Rebelling against the constraints of family and society, a young Egyptian woman decides to study medicine, becoming the only woman in a class of men. Her encounters with the other students, as well as the male and female corpses in the autopsy room, intensify her dissatisfaction with and search for identity. She realizes men are not gods as her mother had taught her, that science cannot explain everything, and that she cannot be satisfied by living a life purely of the mind.
After a brief and unhappy marriage, she throws herself into her work, becoming a successful physician, but at the same time, she becomes aware of injustice and hypocrisy in society. Fulfillment and love come to her at last in a wholly unexpected way.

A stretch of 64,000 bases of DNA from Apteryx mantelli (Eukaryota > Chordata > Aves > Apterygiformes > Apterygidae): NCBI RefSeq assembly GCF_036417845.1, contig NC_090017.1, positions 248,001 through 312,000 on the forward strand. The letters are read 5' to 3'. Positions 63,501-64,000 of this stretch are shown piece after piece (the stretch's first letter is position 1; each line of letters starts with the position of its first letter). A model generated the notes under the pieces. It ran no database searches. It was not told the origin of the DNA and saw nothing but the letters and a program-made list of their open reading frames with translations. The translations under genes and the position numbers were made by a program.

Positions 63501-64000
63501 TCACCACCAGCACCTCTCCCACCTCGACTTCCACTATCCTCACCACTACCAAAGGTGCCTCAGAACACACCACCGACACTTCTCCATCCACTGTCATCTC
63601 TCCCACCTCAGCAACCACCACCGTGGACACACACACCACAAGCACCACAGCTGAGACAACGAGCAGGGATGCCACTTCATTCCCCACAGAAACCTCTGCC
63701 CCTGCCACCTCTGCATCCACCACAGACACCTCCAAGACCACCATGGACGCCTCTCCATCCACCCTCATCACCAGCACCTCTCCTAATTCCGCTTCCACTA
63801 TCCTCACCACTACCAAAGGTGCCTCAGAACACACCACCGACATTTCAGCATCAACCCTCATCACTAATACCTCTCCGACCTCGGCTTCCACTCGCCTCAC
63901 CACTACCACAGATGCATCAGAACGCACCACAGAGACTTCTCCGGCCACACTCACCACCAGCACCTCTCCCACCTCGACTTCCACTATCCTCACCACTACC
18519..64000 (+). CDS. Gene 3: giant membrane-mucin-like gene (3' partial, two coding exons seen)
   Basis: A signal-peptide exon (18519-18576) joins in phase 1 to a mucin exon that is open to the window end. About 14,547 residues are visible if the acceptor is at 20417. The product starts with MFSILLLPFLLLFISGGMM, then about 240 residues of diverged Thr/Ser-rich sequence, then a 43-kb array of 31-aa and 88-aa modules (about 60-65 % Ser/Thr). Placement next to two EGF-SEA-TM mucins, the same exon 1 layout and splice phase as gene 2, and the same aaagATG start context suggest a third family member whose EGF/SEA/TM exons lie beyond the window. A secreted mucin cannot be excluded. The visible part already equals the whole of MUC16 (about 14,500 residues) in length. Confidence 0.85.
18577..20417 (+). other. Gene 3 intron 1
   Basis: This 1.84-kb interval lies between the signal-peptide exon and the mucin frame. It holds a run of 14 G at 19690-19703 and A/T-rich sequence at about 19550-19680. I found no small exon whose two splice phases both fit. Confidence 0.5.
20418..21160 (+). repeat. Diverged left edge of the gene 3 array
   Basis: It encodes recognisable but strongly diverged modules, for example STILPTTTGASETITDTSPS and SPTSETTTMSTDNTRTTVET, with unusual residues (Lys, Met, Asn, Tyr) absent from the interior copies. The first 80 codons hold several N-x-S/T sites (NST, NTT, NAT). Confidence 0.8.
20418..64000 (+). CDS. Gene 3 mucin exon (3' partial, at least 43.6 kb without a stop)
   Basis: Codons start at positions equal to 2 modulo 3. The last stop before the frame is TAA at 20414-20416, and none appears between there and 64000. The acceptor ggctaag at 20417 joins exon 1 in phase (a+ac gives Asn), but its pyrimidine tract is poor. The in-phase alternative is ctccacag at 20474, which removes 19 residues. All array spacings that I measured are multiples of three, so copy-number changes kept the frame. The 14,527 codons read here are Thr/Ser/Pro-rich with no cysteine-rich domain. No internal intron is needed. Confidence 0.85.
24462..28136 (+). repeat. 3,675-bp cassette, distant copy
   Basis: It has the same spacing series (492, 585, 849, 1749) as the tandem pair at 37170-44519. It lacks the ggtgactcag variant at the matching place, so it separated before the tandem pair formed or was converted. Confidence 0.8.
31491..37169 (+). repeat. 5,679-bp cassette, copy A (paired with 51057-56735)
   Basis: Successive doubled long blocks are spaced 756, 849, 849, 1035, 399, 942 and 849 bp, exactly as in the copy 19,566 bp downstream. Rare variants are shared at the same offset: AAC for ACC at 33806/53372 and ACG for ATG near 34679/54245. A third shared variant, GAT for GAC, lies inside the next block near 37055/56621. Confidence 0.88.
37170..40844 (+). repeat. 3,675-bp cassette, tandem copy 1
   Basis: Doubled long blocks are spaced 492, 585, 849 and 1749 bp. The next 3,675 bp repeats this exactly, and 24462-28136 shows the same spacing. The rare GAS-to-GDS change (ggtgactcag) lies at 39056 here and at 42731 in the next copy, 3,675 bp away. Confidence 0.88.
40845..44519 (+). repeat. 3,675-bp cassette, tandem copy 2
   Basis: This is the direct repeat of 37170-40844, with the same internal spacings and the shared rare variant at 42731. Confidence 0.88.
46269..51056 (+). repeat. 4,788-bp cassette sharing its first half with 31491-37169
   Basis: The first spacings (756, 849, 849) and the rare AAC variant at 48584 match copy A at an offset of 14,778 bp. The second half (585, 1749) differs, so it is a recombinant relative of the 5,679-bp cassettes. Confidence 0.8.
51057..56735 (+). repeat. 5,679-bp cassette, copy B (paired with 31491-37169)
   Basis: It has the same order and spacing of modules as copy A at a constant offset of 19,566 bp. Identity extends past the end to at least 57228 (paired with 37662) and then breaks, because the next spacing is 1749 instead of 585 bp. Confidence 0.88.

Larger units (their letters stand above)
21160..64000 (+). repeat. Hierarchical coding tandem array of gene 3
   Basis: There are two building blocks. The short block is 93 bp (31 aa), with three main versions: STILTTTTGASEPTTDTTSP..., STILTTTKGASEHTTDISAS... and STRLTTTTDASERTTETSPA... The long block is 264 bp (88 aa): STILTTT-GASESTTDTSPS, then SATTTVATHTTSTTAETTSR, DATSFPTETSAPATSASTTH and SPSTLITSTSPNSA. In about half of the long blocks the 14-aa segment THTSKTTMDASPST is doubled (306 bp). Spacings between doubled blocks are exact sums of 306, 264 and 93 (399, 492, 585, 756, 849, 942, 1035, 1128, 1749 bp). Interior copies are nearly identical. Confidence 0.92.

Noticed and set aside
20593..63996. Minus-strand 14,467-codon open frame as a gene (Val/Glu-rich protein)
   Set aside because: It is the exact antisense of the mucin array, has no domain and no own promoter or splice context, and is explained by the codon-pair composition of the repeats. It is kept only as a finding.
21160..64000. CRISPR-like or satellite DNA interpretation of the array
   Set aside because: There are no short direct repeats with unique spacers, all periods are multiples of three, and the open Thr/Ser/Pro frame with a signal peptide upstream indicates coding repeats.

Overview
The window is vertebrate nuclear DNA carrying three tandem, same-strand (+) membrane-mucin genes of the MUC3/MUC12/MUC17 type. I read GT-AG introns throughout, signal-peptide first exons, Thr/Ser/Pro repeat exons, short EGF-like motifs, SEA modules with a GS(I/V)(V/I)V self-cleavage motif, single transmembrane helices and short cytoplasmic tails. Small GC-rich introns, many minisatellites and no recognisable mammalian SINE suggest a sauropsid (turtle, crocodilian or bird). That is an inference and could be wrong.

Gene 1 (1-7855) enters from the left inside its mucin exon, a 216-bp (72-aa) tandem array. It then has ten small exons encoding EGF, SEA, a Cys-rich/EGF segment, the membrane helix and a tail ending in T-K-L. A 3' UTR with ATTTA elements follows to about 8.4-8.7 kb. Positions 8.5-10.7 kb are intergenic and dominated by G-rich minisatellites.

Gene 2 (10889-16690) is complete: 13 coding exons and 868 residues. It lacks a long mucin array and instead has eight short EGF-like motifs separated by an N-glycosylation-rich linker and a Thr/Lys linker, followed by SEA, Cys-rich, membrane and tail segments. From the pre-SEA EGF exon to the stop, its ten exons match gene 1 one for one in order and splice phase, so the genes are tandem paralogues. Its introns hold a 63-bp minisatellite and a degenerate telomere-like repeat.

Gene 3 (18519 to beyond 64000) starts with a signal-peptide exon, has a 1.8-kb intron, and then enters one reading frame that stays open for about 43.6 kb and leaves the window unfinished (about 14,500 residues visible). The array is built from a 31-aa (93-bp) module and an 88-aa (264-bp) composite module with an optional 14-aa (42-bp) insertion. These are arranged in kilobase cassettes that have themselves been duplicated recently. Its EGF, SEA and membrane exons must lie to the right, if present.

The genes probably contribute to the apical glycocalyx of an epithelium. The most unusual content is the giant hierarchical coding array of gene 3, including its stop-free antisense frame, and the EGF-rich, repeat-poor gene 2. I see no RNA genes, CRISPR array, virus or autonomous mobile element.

". . . Memoirs of a Woman Doctor by Nawal el Saadawi, one of the leading Egyptian feminist writers, reveals the contradictions embedded in women's self-oppressive struggle against patriarchy." —Khadidiatau Gueye, Research in African Literatures (Indiana University Press)